Over the past few years, the controversial process of hydraulic fracturing has divided our nation. Nevertheless, the wildly successful method of oil and gas extraction continues to gain momentum, as the public stands resolute in its desire for cheaper, cleaner fuel sources. But the public’s misguided understanding of where that cleaner, cheaper fuel comes from does not match its growing negative opinion on what has unconstructively been labeled as “fracking,” the essential means of procuring oil and gas from unconventional resources. In addition to the backlash, there’s also been a barrage of films; graphics and op-eds supporting the process of hydraulic fracturing that is performed by our friends, neighbors and fellow Americans from California to Pennsylvania. Down Deep, the next iteration in fracturing documentaries was commissioned by WPX Energy based out of Tulsa, Oklahoma.
The company, which has a self-interest in ensuring the public understands the process of hydraulic fracturing, commissioned a third party to produce the film, which talks to WPX executives, landowners, community members and experts. The documentary, like those before it, highlights and restates proper well casing and drilling techniques, what perforations are and how large they are, supplemented with conversations and opinions from people who’ve had direct experiences with the oil and gas industry.
The 30-minute documentary, which appears to be directed at individuals still deciding their stance on hydraulic fracturing, offers great information and reiterates the industry’s connection to economic development and jobs with great neutrality. While the film communicates directly with individuals in cities and towns where drilling takes place, it falls short, as do the majority of films advocating for hydraulic fracturing, to speak to the general public in large urban cities where the biggest dissention lies.
WPX Energy Media Relations spokesman Kelly Swan said, “We understand people are going to make their own decisions on where they stand with hydraulic fracturing, what we wanted to articulate was that drilling and hydraulic fracturing go hand-in-hand.” WPX Energy, who operates oil and gas rigs in five basins throughout the country, has been recognized over forty times for technology, innovation, efficiency, reclamation, water management, best practices and community involvement. The company has also made great strides to be transparent, registering over 1,100 wells on the FracFocus.org website.
“We know that reputation is a daily responsibility and what we do is an industrial activity that has risk associated with it,” continued Swan. “So we’re accountable every day as a company for managing and mitigating those risks properly. We feel like we’ve been able to build a good reputation and we know that reputation is on the line every day, and that we have to continue to be a good steward and operator or that reputation can change. It’s not something we take for granted, we know that we have to earn that respect every day that we are drilling and fracturing,” Swan repeated.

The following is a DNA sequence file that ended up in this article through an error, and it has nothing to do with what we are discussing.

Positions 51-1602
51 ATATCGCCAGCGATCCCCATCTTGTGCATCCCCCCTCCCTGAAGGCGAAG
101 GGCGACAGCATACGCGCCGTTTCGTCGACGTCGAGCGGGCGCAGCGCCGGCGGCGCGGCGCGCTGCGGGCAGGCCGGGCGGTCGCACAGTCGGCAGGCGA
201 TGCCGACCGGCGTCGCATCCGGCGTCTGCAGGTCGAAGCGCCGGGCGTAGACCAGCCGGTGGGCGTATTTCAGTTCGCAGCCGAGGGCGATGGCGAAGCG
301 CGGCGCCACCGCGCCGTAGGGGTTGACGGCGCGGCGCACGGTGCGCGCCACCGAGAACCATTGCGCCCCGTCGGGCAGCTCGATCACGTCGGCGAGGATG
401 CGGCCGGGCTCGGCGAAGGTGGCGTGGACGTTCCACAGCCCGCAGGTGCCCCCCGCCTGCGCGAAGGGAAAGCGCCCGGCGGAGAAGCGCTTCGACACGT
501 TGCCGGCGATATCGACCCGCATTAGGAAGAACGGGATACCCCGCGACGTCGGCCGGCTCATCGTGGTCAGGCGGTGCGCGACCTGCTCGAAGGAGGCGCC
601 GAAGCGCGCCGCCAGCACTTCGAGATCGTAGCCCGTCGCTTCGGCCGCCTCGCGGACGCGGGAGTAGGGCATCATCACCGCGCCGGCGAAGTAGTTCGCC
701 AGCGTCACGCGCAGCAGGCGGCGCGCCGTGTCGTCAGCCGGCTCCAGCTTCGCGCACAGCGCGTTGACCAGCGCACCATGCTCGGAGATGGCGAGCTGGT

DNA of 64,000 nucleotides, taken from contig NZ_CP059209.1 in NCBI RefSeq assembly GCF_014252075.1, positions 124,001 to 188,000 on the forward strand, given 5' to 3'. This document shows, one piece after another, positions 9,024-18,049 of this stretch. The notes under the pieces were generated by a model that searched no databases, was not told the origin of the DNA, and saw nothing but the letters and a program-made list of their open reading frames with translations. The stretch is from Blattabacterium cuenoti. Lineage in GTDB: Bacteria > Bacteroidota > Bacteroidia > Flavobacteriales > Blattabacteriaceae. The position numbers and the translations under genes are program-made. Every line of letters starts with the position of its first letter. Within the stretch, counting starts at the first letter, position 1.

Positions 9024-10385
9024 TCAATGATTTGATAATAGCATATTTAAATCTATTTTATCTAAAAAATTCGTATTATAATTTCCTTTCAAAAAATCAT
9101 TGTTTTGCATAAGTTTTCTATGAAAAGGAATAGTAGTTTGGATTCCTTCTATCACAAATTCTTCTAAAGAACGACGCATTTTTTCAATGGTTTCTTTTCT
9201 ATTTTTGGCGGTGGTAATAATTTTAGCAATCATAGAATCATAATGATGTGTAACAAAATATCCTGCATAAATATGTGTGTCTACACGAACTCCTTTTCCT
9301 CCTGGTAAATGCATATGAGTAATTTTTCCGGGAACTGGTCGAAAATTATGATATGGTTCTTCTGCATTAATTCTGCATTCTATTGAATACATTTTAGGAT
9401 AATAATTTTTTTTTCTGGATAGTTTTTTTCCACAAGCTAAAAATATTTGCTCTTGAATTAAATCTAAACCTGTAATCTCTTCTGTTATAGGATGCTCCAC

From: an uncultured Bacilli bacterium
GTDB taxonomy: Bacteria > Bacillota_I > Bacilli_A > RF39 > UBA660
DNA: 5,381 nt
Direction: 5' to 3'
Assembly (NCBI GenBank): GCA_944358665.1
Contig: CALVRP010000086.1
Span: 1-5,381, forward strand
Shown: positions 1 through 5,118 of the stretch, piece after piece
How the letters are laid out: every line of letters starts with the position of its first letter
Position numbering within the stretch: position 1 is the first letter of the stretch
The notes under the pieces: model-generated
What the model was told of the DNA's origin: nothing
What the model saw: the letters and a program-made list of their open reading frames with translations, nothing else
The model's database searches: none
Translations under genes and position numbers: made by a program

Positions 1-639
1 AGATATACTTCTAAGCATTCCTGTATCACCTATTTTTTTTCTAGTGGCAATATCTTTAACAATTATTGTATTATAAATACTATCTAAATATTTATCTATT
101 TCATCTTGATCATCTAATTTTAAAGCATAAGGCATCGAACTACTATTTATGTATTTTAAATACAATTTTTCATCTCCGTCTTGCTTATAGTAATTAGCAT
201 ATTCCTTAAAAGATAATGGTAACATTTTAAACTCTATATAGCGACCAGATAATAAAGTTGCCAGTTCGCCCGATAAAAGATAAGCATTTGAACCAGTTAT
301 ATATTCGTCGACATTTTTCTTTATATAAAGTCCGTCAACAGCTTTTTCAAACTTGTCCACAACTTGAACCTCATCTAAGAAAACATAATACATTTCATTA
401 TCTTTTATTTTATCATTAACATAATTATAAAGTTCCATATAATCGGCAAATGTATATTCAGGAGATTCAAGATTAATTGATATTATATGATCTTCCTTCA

As the film draws to an end and the bows draw on the violins in the background, the narrator begins with the most resounding and resonating monologue of the film, opening with, “Like others in controversial industries, bad news and bad press travels around the world at lightning speed, but the truth that follows tends to take forever”: a statement that is not lost on an industry that is largely criticized and misunderstood, but an industry that continues to press forward with honest discourse in an attempt to connect with communities across America.
“We have put feet on the ground where we are drilling to be available and accessible to these local audiences, and that’s very important to us,” said Swan. “Down Deep isn’t supposed to win a bunch of converts; what we wanted to do was provide a piece that’s informative and educational. We wanted to articulate that drilling and hydraulic fracturing go hand-in-hand and that the combination of the two procedures are what is developing these abundant supplies of both oil and natural gas domestically.”
Since this article was posted, WPX Energy has since removed its Down Deep documentary. Media Relations spokesman, Kelly Swan cited a staffing issue with a company representative that appeared multiple times through out the film as the primary reason for it's removal, but said that they would consider putting it back up in the future. Down Deep received almost 40,000 visits on the film's website. Swan went on to state that WPX would, "remain engaged in thoughtful dialogue about fracking, and we think the film helped further that effort in a creative way."